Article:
by Rob Bennett
Taking on added risk is the price you pay for obtaining a higher return, under the Buy-and-Hold Model. It’s a tradeoff. The highest stock allocation yields the highest return but also requires taking on the greatest amount of risk.
Every reasonable person who explores the implications of this idea is forced to acknowledge that it cannot be strictly true. If it were, a 100 percent stock allocation would be best. It would be risky as all get-out, to be sure. But it would bring in super returns.
Actually, both things cannot be so.
The purpose of investing is to generate good returns. The risk that investors are concerned about is that they will not accumulate enough assets in time to be able to retire when they want to do so. Earning higher returns diminishes the risk that that will happen. So how can it be said that high returns translate into increased risk?
A Buy-and-Holder would respond that it’s a question of when the higher returns would come along. A 100 percent stock allocation really should bring in the highest possible return since stocks pay higher returns than the other asset classes. The risk that it is thought is being taken on is not a long-term risk but a temporary one.
Stock prices are volatile. So it might be that an investor going with a 100 percent stock allocation would suffer a devastating hit to his portfolio. But in time all his losses would be restored and high returns would be added to them, according to the theory.
The obvious question is: How long would it take for the losses to be restored?
If we are talking about a loss that remains in place five years, many would conclude that a 100 percent stock allocation is a logical choice. Actually, many would conclude that a 100 percent stock allocation is a good choice even if the loss were to remain in place for 10 years. Many of us do not expect to retire until far more than 10 years into the future. So what difference does it make if our portfolio balances are down for that amount of time? So long as we are sure to see the losses covered and the strong gains added to them within a decade, a 100 percent stock allocation makes sense.
The reality, of course, is that it can take a lot longer than 10 years for losses to be recovered and for strong gains to be earned on the underlying money as well. A regression analysis of the historical stock-return data shows that money invested in stocks at the prices that applied in January 2000 has only a 50 percent chance of having generated a return in excess of 6 percent real 60 years later. At 20 years out, there’s a 20 percent chance that the investor will still show a negative return on that money and only a 50 percent chance that his annualized return will be greater than 1 percent real.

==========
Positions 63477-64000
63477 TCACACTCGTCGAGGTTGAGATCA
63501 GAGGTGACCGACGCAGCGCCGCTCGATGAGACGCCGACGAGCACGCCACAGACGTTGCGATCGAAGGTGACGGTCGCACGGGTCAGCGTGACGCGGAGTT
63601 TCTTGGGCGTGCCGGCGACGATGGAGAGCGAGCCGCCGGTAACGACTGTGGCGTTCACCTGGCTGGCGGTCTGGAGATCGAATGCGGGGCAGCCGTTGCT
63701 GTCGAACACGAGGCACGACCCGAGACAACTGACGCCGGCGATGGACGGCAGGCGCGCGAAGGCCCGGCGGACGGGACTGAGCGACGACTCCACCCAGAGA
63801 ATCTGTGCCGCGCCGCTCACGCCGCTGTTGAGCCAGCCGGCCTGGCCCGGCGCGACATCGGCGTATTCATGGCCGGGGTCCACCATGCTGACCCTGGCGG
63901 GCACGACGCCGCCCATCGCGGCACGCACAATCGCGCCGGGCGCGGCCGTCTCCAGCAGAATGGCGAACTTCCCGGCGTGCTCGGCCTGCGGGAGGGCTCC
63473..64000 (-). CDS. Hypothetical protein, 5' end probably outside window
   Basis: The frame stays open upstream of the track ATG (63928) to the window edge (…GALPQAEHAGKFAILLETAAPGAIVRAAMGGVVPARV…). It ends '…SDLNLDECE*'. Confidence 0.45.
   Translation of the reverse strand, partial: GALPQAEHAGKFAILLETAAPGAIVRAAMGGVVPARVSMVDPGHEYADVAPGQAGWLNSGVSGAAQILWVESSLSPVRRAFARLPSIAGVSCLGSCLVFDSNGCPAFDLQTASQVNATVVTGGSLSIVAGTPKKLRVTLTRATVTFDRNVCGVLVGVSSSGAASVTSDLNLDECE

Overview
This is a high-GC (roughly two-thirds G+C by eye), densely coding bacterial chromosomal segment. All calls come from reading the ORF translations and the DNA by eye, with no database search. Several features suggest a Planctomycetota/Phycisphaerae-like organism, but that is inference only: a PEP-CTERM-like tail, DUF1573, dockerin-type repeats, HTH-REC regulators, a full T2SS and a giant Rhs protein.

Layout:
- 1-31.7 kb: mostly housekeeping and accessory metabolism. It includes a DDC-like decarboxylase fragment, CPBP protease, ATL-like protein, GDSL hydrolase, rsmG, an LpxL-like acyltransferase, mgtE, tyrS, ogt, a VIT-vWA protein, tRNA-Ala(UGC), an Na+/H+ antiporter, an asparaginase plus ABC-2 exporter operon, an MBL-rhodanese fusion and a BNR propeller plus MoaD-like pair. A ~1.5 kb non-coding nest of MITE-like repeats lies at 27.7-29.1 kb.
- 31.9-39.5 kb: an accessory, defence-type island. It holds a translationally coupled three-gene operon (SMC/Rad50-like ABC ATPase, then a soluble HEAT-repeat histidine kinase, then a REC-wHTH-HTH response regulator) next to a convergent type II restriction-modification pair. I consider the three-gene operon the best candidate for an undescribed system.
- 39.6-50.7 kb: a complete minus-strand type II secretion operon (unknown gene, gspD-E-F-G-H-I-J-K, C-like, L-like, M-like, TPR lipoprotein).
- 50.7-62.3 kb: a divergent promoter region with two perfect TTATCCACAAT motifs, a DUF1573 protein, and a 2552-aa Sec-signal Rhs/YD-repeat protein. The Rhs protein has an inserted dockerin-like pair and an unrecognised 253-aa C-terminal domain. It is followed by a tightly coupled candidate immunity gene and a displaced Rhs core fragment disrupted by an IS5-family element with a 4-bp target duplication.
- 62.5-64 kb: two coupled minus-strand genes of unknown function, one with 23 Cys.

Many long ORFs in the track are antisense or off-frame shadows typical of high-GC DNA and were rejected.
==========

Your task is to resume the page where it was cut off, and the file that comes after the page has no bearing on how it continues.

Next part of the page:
The risk is not that stock prices will never recover. It is that it could be a long, long time before they do.
This suggests that the proper way to think about stock risk is that it is something that can be measured in time. The risk is not that you won’t get your money back. The risk is that it can take a long time before you get your money back plus a good return on it. The cool thing here is that the extent of the risk being taken on at different valuation levels can be quantified by making reference to the historical data.
The risk environment that applied in 1982 is in no way comparable to the risk environment that applied in 2000.
For money invested at the prices that applied in 1982, the worst-case scenario for 10 years out was an annualized gain of 8.5 percent real. I could live with that! Stocks were essentially a risk-free asset class in 1982 for investors able to wait 10 years for any price drops to be corrected.
Risk, like return, is not a constant in stock investing. It varies with changes in valuation levels.
And we can quantify risk by looking at the P/E10 level that applies at a particular time and by using the historical stock-return data to identify the longest amount of time it could take for us to achieve an acceptable investing result assuming that stocks continue to perform in the future at least somewhat as they always have in the past.
And risk is not something that we must take on to obtain higher returns. It’s not just that risk was high in 2000; likely returns were low. It’s not just that risk was low in 1982; likely returns were high.
Stock risk and stock return move in opposite directions. It is when the risk of losses is least that the potential for good returns is greatest. It is when the risk of losses is greatest that the potential for good returns is the lowest. Stock risk and stock return are not correlated but are inversely correlated.
This claim will strike the mind of the confirmed Buy-and-Holder as exceedingly strange. But it is totally in accord with what common sense tells us should be the case. The object of investing is to earn good returns. At times when returns are likely to be low, your risk of failing to meet your objectives is obviously great. Risk and return are opposites.